Going to Treatment
Let the one who boasts, boast in the Lord. For it is not the one who commends himself who is approved, but the one whom the Lord commends. 2 Corinthians 10:17
Seven years ago today, I was sitting in treatment for my addiction to opiate pain medications. Someone recently asking about the story suggested that it was likely a humbling experience. It was, of course, profoundly humbling. In the span of a week, I went from being a practicing physician to being unemployed, in treatment, surrounded by those whom I previously considered to be beneath me. I couldn’t go outside without permission. I went where I was told when I was told. I got one phone call that first week and I had access to my snack bin for 10 minutes every afternoon. Yes, it was more than a little humbling, but I needed that.
My addiction was only a symptom of a greater life problem. For years, I’d had this growing practice of simply following my way above all. My life was all about me. As a Christian, I claimed to live for God, but in my pride, I made my will out to be my god. So, yes, I needed to be humbled dramatically. I needed to realize that it was my way that put me in treatment, and I needed to understand that the only way to escape my downward spiral was to abandon my way for God’s way.
I accepted that humbling and, in my disaster, I learned to daily make a genuine effort to point my life at God instead of myself. I promised myself that I’d do that every day for the rest of my life.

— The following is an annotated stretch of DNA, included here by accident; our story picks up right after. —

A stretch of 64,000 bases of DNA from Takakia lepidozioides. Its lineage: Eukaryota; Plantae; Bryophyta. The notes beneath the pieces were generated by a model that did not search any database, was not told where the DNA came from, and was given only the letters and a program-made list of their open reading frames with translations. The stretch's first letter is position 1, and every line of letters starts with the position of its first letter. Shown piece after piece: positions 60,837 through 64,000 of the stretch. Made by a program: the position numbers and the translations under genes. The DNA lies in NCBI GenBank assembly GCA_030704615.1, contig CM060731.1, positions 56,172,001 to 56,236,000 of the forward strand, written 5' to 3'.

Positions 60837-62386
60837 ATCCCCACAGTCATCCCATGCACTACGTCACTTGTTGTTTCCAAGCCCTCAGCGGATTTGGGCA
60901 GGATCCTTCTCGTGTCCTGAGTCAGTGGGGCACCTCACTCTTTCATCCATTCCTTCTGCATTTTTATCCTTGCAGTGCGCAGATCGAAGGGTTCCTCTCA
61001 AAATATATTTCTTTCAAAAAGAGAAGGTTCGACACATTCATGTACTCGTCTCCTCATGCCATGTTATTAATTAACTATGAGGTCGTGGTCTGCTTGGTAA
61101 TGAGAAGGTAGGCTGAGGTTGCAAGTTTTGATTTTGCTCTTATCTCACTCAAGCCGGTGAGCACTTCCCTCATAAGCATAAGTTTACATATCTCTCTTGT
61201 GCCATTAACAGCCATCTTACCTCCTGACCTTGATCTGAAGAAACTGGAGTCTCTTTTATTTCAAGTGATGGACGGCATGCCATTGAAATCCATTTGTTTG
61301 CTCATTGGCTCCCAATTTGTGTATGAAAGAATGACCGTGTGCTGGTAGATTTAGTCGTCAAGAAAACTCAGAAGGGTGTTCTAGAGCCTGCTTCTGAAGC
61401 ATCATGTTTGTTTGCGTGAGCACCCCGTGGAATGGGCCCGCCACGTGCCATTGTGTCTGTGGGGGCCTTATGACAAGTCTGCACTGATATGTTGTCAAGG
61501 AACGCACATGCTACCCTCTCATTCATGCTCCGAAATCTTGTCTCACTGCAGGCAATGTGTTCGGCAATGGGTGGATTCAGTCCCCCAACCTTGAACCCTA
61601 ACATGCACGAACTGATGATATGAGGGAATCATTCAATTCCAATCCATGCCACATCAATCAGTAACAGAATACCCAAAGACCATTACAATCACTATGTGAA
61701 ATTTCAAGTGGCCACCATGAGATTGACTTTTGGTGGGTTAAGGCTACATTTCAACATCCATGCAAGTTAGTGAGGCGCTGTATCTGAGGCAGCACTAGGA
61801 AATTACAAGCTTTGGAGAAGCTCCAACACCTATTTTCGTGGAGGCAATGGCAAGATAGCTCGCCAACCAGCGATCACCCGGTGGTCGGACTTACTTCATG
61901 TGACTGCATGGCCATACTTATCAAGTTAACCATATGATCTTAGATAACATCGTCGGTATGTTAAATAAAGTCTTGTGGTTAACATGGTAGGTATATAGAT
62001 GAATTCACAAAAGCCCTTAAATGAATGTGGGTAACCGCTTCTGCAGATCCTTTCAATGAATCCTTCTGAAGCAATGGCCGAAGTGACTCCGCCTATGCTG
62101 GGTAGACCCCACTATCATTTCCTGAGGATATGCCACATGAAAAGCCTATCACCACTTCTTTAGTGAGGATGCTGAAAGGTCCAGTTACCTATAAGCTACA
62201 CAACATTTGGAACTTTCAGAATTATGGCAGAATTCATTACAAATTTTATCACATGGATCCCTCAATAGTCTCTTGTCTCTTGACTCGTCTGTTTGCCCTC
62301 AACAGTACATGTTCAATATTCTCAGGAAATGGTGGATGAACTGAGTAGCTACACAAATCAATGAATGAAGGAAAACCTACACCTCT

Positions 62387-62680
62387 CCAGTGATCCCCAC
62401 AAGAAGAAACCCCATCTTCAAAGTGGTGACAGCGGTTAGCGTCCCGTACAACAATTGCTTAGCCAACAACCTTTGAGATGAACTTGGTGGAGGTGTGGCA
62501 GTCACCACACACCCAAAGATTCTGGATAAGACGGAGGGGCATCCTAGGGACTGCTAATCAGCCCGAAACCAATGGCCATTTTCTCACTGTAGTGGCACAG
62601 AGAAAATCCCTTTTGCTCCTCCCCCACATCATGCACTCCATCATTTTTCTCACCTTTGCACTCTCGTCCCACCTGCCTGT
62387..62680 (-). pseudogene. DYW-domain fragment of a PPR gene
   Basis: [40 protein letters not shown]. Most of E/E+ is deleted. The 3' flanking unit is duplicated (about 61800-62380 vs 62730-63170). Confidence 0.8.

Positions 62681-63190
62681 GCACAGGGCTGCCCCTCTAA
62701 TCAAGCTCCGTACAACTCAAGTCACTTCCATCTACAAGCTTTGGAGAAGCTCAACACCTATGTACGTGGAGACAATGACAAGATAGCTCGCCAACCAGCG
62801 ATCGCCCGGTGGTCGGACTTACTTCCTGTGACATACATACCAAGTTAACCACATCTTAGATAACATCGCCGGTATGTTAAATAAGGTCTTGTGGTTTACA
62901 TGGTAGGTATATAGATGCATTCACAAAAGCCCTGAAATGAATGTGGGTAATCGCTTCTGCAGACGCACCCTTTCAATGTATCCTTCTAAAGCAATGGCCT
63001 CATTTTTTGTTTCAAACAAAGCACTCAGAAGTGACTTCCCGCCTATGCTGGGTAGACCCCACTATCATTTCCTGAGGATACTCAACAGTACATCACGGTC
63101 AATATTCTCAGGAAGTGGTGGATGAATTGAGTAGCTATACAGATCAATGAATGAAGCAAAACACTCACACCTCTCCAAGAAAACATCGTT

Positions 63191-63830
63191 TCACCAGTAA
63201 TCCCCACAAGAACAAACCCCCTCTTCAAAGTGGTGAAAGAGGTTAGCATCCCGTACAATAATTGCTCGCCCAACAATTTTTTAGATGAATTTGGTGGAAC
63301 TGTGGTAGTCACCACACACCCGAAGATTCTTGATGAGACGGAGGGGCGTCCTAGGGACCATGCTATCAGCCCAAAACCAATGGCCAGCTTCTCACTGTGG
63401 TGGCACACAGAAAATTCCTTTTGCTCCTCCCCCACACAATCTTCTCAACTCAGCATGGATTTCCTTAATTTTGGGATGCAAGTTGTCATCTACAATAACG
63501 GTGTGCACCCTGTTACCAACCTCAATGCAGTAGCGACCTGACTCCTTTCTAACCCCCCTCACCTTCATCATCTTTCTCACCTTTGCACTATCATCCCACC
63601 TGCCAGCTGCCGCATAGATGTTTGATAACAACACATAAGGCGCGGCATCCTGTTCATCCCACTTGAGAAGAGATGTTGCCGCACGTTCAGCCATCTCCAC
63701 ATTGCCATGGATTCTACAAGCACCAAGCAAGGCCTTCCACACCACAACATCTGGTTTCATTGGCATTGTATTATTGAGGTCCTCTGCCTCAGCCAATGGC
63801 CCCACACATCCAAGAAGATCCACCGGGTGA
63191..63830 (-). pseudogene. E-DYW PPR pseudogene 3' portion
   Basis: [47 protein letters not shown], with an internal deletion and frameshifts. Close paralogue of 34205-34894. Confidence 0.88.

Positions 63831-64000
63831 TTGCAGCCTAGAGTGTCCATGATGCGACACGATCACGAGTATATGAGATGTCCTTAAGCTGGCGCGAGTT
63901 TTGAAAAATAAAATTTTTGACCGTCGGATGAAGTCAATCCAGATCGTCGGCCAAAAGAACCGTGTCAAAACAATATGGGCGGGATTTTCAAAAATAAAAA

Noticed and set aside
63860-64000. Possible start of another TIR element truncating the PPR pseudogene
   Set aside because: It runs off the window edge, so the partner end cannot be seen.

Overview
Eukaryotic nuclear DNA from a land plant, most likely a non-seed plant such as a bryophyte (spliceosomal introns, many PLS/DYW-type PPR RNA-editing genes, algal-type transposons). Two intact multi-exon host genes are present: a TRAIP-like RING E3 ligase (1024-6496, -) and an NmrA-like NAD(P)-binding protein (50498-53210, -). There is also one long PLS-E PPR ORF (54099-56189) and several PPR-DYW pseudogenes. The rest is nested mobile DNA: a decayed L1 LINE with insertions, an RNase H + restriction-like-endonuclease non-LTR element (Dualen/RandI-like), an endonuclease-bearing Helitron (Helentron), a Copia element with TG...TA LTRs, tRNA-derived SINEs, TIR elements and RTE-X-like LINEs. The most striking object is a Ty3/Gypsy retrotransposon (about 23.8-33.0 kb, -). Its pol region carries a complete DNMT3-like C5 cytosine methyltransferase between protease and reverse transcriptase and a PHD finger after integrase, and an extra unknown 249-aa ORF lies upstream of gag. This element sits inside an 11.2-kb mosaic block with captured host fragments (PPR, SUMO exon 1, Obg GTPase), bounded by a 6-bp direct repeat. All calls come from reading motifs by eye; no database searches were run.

Pride though, isn’t so easily killed. Seven years later, and I can say that I’ve done well. I’ve stayed sober. I write a blog and I’ve published a book. I’m pretty good at this. I’ve really got recovery figured out. I’m pretty amazing. As my pride is resurrected and I begin to congratulate myself, I’m tempted once again to make my life all about me.
In today’s passage, Paul warned against this. He said that we’re not to waste time boasting or congratulating ourselves. Rather, we’re to humbly direct our lives at God, recognizing that everything good that we have comes from him. We don’t find purpose and meaning in self-adulation, but rather, we find it in knowing that we’re living a manner that is pleasing to the heavenly father. Life isn’t all about us. Our value doesn’t come from what anyone else thinks of us, but rather, what God thinks of us. If we boast, we must boast in what he’s done for us.